Lance Armstrong’s colossal career brand failure

Jan 16th, 2013 | By | Category: News, Professional branding

By Joe Grimm
Michigan State University
School of Journalism

Lance Armstrong on bicylce, blue jersey

Lance Armstrong in 2002./Benutzer Hase photo licensed under Creative Commons

Lance Armstrong has destroyed his carefully built career brand and will likely go down as one of the worst brand failures in history.

Plenty of others have destroyed their own career brands: Tiger Woods, Eliot Spitzer, Bernie Madoff. Some have recovered to a degree. That seems unlikely for Armstrong. History will put him in the company of brand failures, rather than in the company of world-class athletes or survivors.

Even before the airing of his interview with Oprah Winfrey, which he asked for, it was being declared a branding failure.

Always the architect of his image, Armstrong did all this to himself. He illustrates that the most toxic enemy of a brand is not a competitor, but the person or thing the brand stands for.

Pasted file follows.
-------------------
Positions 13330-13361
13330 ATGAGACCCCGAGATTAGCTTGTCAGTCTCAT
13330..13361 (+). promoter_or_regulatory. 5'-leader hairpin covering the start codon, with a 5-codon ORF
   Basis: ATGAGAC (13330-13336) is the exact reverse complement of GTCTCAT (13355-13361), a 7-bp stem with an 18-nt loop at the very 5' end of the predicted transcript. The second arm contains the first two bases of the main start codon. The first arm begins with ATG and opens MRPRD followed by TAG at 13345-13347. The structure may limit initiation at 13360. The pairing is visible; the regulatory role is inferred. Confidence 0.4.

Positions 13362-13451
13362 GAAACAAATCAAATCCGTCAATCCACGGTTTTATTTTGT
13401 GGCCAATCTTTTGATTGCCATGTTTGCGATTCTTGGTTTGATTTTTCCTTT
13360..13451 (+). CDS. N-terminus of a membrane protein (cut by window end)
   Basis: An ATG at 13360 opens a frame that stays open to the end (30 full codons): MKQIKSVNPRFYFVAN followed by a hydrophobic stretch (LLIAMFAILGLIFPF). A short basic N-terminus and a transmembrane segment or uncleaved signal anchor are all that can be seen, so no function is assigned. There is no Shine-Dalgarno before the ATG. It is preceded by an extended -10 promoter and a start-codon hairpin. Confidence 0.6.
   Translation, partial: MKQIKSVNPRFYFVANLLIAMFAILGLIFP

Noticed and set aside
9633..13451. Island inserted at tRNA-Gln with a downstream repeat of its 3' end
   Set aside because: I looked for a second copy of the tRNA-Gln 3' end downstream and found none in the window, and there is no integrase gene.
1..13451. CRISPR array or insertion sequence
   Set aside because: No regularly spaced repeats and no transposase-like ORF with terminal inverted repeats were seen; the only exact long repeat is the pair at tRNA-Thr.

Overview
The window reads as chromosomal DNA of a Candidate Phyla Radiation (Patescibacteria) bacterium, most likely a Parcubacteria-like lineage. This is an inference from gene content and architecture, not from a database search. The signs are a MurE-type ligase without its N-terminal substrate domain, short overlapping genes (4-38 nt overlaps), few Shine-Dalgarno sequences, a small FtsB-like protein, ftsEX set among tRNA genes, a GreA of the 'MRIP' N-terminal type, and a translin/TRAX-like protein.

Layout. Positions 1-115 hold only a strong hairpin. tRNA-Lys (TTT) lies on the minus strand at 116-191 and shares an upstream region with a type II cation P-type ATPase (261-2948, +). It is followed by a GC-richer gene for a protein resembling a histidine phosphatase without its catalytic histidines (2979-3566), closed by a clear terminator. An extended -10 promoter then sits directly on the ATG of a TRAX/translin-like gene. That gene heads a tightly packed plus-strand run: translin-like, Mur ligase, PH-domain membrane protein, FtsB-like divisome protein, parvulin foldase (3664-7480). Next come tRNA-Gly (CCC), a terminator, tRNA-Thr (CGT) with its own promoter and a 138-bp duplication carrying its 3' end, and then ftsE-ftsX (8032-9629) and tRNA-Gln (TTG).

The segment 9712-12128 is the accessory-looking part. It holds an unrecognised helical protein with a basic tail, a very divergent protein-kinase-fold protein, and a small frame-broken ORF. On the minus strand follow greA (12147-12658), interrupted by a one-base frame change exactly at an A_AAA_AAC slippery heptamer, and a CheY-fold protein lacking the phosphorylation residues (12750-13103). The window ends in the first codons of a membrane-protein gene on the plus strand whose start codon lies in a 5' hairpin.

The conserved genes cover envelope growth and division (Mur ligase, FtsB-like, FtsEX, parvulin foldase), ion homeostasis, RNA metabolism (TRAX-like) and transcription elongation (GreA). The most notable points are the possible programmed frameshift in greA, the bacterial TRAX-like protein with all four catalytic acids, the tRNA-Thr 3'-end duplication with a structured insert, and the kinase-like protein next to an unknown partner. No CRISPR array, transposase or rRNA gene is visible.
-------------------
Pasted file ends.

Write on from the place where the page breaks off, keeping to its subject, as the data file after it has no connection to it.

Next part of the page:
The lack of sincerity and authenticity that people are now seizing upon illustrates the importance of branding with integrity.

Rather than eliciting sympathy and forgiveness, Armstrong’s Oprah appearance is drawing venom and accusations. By the end of this long week, he will wish he had kept his mouth shut.

And he has no one to blame but himself. A brand is a promise. It is a declaration of one’s character. It is reinforced with consistent messaging. So, one cannot put on a career brand lightly or for ulterior motives.

Armstrong swore he was honest. Now people are turning his “Live Strong” wristbands into “Lie Strong.”

Yes, Armstrong admits this week that he lied about doping. But that is old news. What people are really angry about is that he lied about who he is, what he stands for and what be believes in.

Armstrong betrayed people’s trust. And it is harder to restore that than to bring back some cycling medals or a fortune in endorsements.

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